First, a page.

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This review is from: Fall Heads Roll (Audio CD)
I've followed The Fall for ages and this is one of their strongest albums. The opening track is unusual - they usually provide a very powerful and driving opening track so I guess this is something to stop them getting too predictable. The album as a whole is very good, every track is excellent and it is something you can listen to over and over again.

I find it difficult to decide if they have created a new Fall sound - as Smith has done in the past for example with Levitate - or if they have returned to the sound of a previous era. My conclusion is that this album takes all that was good about The Fall in the past and has bottled it, as if there was some essence of Fall that Smith just keeps making more and more pure.
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4 of 4 people found the following review helpful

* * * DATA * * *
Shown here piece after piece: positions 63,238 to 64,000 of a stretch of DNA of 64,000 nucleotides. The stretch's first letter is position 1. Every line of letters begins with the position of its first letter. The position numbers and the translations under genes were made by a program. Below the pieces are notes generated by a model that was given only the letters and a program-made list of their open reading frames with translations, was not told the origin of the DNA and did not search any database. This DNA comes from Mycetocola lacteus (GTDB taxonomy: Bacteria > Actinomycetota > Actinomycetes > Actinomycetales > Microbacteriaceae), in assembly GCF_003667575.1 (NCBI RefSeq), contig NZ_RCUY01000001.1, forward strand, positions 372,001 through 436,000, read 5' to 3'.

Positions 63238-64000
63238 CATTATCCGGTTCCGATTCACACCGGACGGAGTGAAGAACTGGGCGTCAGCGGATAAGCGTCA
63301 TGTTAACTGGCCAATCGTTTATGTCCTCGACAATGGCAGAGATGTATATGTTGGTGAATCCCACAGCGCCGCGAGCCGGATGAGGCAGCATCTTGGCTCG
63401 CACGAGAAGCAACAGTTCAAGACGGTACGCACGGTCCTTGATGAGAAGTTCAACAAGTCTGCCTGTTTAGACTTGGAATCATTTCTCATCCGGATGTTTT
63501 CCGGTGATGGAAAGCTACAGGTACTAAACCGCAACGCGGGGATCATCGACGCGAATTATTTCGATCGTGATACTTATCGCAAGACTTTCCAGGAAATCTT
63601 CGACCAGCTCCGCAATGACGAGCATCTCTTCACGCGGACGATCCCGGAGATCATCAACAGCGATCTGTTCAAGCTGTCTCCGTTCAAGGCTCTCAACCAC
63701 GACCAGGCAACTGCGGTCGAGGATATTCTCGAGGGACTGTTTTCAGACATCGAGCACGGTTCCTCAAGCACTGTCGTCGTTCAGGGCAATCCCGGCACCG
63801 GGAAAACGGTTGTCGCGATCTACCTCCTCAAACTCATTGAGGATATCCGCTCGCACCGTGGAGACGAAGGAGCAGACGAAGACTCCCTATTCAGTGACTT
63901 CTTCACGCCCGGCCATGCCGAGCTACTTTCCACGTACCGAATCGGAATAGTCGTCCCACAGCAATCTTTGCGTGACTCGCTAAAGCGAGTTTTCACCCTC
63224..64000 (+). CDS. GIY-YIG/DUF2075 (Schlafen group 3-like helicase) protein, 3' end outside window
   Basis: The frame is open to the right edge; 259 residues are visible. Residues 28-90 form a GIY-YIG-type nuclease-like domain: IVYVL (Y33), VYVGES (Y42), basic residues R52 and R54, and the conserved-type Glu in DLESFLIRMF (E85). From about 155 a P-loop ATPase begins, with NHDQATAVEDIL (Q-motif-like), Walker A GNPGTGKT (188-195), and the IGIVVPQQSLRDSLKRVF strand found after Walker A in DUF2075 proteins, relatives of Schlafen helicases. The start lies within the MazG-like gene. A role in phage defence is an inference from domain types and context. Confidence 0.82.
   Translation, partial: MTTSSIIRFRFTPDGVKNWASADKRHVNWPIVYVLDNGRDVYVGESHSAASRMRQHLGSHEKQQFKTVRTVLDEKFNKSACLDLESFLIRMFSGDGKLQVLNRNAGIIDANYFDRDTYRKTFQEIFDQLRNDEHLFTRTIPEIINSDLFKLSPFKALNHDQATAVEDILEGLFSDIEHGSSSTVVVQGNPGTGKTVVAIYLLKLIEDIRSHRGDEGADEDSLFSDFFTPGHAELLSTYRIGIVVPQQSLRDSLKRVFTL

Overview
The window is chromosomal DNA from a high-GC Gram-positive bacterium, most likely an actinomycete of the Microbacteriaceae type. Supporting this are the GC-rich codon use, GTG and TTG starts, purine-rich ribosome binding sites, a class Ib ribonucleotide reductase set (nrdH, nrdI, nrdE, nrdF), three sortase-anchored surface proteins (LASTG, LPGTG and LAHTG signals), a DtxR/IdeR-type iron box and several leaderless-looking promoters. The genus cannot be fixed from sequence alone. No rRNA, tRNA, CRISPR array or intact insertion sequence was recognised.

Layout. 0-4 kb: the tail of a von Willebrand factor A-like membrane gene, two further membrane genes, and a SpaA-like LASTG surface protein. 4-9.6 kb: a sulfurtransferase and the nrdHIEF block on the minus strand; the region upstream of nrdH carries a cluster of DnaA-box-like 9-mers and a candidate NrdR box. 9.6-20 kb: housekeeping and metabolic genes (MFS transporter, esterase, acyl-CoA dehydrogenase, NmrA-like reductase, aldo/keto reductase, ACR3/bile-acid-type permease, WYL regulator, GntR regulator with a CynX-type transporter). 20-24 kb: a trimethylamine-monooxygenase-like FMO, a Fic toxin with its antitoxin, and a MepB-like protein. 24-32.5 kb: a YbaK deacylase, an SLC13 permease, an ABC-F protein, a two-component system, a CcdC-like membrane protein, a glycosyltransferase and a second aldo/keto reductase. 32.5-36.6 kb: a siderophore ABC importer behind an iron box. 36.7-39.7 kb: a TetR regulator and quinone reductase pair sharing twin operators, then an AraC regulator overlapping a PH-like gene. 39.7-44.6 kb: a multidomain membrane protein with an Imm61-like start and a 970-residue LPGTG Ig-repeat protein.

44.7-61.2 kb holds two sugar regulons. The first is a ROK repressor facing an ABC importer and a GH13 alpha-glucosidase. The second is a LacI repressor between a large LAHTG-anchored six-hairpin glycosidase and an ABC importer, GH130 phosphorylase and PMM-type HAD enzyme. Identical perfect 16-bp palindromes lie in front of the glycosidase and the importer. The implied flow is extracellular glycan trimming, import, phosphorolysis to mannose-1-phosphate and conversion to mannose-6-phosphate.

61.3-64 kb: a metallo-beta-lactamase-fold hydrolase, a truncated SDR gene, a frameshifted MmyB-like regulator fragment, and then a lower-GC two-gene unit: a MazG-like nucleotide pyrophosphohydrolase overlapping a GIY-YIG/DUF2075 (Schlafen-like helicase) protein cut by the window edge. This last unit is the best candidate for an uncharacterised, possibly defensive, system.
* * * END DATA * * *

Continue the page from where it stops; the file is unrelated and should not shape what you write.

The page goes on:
5.0 out of 5 stars The "Living Leg End" at his best, 5 Mar 2007
By 
K_Deel (Epsom, Surrey) - See all my reviews
This review is from: Fall Heads Roll (Audio CD)
Most groups' best albums usually come early on in their careers. However, The Fall's are dotted about within their bulging corpus of work. But then The Fall have never been like most groups. There are four or five tracks on this album that compare well with anything Mark E Smith has written in the past 'Blindness', 'Pacifying Joint' and 'What About Us' in particular. The (now departed) band are excellent with thunderous rhythms to the fore and riffs driven into the ground like fence posts. If you haven't picked up a Fall album for years, I'd recommend this as a good place to get back on board!
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1 of 1 people found the following review helpful
5.0 out of 5 stars Back to form with vengeance, 9 Oct 2005
By A Customer
This review is from: Fall Heads Roll (Audio CD)
The Fall return to their riff dominated repetitious best with this latest release. Dominated by driving garage rock with more than a nod towards the Stooges this album however has a couple of more reflective pastoral pieces with the elegiac "Midnight Aspen" offering an sideways nod to Hunter S Thompson. The driving "Youwanner" is a synthesis of all that is great about this latest incarnation of the band. Smiths acerbic wit is written large across the album with no ex band member or stone left unturned. A marvellous album repeating the return to form begun with "The Real New Fall LP".